When the COVID-19 vaccine finally arrives, it will take an unprecedented effort from the travel and transport industry to make sure it reaches everyone across the world. The International Air Transport Association (IATA) estimates that it will take not hundreds but thousands of jumbos to ship it across the planet. “The potential size of the delivery is enormous. Just providing a single dose to 7.8 billion people would fill 8,000 747 cargo aircraft. Land transport will help, especially in developed economies with local manufacturing capacity. But vaccines cannot be delivered globally without the significant use of air cargo,” the IATA said in September.
Shipping the COVID-19 vaccine…
Why does this matter? Because even with accelerated productions, vaccines are going to be in short supply, at least in the first few months of roll-out. This precious commodity will have to be stored and shipped in extremely regulated environments to make sure they are effective. While Moderna’s vaccine can be stored at a manageable -20C, Pfizer’s COVID-19 vaccine needs to be preserved at Arctic-temperatures of around -70C. Experts say that the ultimate success of the vaccination programme will depend as much on the delivery and distribution of the shots as it will on the efficacy in treating COVID-19.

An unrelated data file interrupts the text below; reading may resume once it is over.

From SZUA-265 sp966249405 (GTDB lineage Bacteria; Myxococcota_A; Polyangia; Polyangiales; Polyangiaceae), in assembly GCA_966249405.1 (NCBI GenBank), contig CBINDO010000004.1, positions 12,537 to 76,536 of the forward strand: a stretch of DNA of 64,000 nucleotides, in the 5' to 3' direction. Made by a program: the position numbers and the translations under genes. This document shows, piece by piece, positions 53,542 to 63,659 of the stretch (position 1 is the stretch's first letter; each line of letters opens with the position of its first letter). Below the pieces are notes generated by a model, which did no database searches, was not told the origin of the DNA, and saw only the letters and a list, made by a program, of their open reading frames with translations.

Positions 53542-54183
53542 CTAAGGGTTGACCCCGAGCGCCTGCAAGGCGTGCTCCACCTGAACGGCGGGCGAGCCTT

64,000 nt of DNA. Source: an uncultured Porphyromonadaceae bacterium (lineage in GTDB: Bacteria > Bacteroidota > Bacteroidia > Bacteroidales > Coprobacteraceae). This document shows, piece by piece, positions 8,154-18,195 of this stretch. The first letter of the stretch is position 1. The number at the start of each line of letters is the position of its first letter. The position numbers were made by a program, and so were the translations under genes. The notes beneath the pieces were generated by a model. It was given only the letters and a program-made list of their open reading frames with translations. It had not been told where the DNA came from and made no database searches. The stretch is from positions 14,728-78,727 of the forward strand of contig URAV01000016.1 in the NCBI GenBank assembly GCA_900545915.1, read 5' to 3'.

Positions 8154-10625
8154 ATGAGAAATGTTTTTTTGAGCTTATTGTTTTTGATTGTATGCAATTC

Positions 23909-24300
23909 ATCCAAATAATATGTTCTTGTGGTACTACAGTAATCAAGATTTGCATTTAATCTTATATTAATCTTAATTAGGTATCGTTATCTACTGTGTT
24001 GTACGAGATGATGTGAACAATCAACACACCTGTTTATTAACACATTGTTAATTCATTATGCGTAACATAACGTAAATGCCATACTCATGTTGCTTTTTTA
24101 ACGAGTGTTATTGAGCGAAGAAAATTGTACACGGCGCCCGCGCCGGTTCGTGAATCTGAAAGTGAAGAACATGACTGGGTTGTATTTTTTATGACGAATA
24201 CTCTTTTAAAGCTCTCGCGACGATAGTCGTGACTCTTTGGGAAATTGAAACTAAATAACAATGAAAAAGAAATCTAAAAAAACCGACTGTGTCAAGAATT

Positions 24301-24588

… is not going to be easy
The logistical challenge is so massive that the United Nations, the largest purchaser of vaccines globally, is talking to 40 airlines to help deliver vaccines to the poorer countries of the world. But it won’t be easy. As Axios points out, most cargo around the world travels in the belly of passenger aircraft, and not on freight planes. Which means the actual shipments would involve many more flights than the IATA estimate of 8,000 cargo-lifting 747s.
Also, given that airlines across the world have grounded major portions of their fleet, the cost of airlifting the shots will rise manifold. Add other factors such as a severely curtailed workforce and border closures and you get a sense of just how complex the operation will be.
But airlines are coming in to help
It’s a mammoth logistical challenge. But airlines have a massive incentive to solve the problem. Emirates is already on the project. “We’re working on trying to move this Pfizer vaccine in specialty designed containers on our planes, in our holds, and in the cabins, and keeping them at that level through the distribution point,” Tim Clark, the airline’s president told CNBC. “We have the chillers, we have the freezers, we have the logistical control for the airline to get these vaccines into multiple parts of the world where others cannot.”
In the US, United too is on the mission. ‘We’ll be ready to do our part,’ airline CEO Scott Kirby announced last week.
Ultimately, it will take a superhuman effort to make sure the vaccines reach everyone. Transporters, governments, healthcare authorities will have to launch a cooperative global effort, and work closer than ever to zap COVID. The good news is that they’re on it.